Look at me. Look at me. I’m a mess.

Wasn’t enough to make me one distended scene, to fill me with “It felt like forever”s and words like serenade. Wasn’t enough to email me around so your friends could laugh at me. I mean, look at me. I had a Snickers for breakfast. I’m wearing your ex’s boxers. I’m a fucking mess.

It’s going to take some time to realize how to fix me, and even more time to realize I shouldn’t be fixed. I should be thrown into a dumpster. I should be deleted in one of those dead blue-screen catastrophes your second short story is wishing for. But for now you’re going to look longingly at me as your first moment of true genius. Let’s face it: you’re going to print out copies of me and give them to your co-workers. You’re going to make me sit there on the desks of MFA faculty, sorted into the What-Even-Is-This pile. You’re going to tinker with my words and match-make me with the thesaurus on your mom’s work-from-home desk. I’m going to be everything to you. Which is the only line of dialogue you put in me.

In a week, I’ll be up for workshop, which your first poem says is like giving a bunch of undergraduate biology students scalpels and asking them to perform heart surgery. Most of us don’t make it out alive. We bleed out right there in the classroom, our hearts breaking like you made them in my last paragraph, everyone’s damn hearts breaking, just a bunch of important breaking, broken hearts. Except here I am, in my boxers. Got a dozen other Snickers in the freezer. I DVR-ed an episode of Million Dollar Listing. Go ahead. Stab me in the heart; see if I care.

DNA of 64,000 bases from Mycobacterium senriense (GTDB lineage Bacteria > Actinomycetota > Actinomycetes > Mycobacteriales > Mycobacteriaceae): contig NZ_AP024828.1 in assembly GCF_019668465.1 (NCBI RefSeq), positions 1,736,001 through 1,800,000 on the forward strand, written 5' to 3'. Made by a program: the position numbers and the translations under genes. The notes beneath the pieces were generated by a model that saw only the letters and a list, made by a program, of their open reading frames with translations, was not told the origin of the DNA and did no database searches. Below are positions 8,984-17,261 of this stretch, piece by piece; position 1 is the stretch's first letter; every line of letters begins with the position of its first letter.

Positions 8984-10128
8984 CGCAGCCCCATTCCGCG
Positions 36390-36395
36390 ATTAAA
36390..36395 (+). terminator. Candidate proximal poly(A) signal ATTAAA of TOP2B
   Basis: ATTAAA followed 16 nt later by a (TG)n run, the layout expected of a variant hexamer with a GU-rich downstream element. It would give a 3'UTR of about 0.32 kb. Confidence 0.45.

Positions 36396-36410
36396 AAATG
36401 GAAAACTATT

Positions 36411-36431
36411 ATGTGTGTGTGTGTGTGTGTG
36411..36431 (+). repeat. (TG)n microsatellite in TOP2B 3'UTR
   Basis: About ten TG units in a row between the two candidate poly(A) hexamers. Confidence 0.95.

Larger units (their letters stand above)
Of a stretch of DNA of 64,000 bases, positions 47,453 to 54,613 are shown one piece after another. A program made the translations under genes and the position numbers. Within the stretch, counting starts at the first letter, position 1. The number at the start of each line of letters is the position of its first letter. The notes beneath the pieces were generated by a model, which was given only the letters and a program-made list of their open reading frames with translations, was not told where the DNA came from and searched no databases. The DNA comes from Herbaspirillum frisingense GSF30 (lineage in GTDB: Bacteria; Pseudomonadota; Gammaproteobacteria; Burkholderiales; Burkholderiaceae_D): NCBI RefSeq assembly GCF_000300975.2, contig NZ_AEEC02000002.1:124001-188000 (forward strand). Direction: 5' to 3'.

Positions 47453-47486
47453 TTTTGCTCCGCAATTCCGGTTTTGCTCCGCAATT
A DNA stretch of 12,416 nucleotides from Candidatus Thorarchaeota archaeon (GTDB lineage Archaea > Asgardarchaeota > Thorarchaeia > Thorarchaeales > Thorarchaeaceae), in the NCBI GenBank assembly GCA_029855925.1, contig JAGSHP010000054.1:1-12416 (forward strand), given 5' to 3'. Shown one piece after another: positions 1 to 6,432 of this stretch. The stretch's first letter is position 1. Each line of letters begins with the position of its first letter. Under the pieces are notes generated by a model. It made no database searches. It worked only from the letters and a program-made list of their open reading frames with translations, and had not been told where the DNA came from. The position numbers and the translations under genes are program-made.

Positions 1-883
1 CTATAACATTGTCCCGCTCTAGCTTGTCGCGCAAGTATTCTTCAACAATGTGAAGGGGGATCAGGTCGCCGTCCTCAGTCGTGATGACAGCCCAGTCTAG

Which is another line in me. Except you forgot my semicolon.

So here’s the rub. I’m going to sit here in your computer and, like, I don’t know, wait for you to poke me around a little. When I’m up for discussion you won’t listen to a word anyone says. Thank God. People are going to be talking shit about me and you’re just going to think No one understands me and I don’t deserve this. The professor will say something like This is an interesting moment and I’ll know she’s just taking pity on me because, well, look at me. I’m a mess.

Maybe your narrator shouldn’t be sixty-six and dying of a cancer you know nothing about. Maybe there’s another way to write me.

Except, wait, no. Don’t touch me. Slide me into the trash. Withdraw me from submission. Avert your gaze. Because, well, look at me. I’m a little cross-eyed and am pretty sure I ate two lunches. I’m your first short story. And I’m a mess.